Hi folks - We recently had our professional services rep come and install our product and get us on our merry way. All went well and Excellent service. However, they did mention that it would be a best practice to NOT check the checkbox to add all domain users and instead, to add each user manually. Unfortunately I dont recall the reason.
Does anyone know anything about this or have any opinions or thoughts on this?
Everything I read seems to point toward checking the box - and on a major rollout it is becoming a real PITA to add each user manually.
What to you all think?
Thanks in advance.
it does not add "all" domain users - only those with local cached profiles? I would check it - that's what it's for.
Simon, we tried to use it, because it makes sense, but the end result was in 6.0.x it just didnt work.
We found that if this was on, then we would never kick off encryption.
In addition, every call to support they made sure that we had this off in the policies.
I think that it was to assure that there was not duplication of user tokens, from being added through this way and also having a group assigned.
In the documentation for 6.1 it says to make sure that it is on. We have not tried it yet, we have some other issues to work through before. Once those are worked thorugh, we will give it a shot, we want this feature to work.
Wyodoc1, your issue was most likely caused by communication problems inherent in the 6.0.x architecture. These problems are now fixed in v6.1 and "add local domain users" is working great now. I would encourage you to upgrade to v6.1.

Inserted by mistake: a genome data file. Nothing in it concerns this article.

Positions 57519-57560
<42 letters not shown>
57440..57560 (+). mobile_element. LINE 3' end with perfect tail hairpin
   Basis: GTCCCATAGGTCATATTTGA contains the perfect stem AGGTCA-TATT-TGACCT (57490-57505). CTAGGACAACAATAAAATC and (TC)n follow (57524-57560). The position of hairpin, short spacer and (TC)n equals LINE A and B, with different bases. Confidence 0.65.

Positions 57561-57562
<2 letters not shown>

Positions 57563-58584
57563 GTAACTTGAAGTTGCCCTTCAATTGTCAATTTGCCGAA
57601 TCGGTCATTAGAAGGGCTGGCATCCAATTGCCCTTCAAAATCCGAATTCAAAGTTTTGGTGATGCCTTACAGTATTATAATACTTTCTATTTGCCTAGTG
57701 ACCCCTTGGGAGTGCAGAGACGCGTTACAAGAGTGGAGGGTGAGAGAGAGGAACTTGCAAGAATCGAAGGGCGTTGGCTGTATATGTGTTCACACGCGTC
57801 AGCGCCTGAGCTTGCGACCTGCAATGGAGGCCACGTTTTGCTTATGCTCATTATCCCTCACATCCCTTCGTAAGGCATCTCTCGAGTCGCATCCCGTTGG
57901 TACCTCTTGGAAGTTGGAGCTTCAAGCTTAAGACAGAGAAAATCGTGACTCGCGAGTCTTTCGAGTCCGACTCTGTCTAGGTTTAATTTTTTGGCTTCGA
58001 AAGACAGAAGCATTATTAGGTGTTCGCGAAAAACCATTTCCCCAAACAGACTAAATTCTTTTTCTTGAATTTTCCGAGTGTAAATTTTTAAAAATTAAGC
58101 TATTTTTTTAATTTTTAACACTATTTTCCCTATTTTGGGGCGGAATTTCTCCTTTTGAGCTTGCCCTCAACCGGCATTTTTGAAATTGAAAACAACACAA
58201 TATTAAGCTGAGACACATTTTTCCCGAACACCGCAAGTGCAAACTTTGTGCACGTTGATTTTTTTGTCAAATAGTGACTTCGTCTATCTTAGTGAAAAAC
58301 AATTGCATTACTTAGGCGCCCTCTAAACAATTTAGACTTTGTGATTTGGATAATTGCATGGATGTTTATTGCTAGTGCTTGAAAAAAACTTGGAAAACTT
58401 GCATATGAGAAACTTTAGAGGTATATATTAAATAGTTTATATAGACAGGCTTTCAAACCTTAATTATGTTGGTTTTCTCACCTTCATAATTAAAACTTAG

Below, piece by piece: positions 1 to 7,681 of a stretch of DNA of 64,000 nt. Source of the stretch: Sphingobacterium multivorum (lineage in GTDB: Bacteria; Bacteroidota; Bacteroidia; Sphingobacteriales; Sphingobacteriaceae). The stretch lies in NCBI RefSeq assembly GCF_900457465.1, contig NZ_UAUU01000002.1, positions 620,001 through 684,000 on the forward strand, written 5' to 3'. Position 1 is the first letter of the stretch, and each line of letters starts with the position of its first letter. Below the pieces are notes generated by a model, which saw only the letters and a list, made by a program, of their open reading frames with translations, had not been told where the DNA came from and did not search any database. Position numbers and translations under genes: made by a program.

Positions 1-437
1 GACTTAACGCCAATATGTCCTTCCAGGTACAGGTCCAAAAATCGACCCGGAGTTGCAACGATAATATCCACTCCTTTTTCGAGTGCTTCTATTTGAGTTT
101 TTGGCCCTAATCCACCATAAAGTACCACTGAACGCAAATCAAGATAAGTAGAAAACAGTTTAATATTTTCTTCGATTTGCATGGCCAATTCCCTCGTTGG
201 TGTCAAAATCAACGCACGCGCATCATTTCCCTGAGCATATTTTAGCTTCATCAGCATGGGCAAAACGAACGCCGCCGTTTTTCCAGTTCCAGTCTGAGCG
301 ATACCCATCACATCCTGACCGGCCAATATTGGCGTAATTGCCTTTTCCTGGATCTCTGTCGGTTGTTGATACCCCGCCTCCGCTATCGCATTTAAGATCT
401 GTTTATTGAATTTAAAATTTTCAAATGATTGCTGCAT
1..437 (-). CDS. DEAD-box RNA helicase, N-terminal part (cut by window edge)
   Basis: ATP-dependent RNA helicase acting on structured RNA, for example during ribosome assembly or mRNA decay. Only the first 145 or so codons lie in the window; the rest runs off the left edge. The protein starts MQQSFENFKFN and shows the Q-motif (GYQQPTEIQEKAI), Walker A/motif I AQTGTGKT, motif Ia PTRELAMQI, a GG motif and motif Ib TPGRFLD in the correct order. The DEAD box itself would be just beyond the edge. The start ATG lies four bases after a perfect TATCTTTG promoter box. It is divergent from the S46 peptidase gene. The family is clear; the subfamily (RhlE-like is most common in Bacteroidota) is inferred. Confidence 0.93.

we have 6.1 and tried add the domain group "domain users" bad ideal we have 30K users and this killed our db. Did the add local domain users check and that works great.
Glennjbrown, this is a great observation. I think many customers may be tempted to assign all domain users to all systems, but it causes two problems. First, the pre-boot file system is a finite size (I think 20MB by default), we simply cannot fit 30K users in that space on the disk. I think the max we can support, even if you increase the PBFS file size, is around 5,000. This is a lot, compared to our competition, but definitely not big enough to contain all users for most enterprises. The second problem is sync time. On each ASCI, we have to process some of the users (sometimes all of them). If each endpoint is processing thousands of users, then ePO has to work very hard to return the necessary information. This results in high concurrency on the ePO server and long sync times for the clients. It works, but it requires a very fast server and at the end of the day the benefit is very minor. You don't need to assign every user from the domain, you just need to assign the users who actually use the system. That's why the add local domain users feature is so popular.
Just to clarify the following statement
If each endpoint is processing thousands of users, then ePO has to work very hard to return the necessary information. This results in high concurrency on the ePO server and long sync times for the clients.
The processing will be done on the AgentHandlers, which in turn will be communicating with the SQL database.
Indeed. Each time a user changes their password, this needs to be synced to all the machines in your estate, causing not just significant server load but also high network traffic. If you use smartcards, the problem is further worsened by the need to sync down certificate data which just makes the data that much larger.
To clarify Simon's point, the ALDU function only adds in domain users who have logged into the client machine at least once in the past. It does not add all domain users.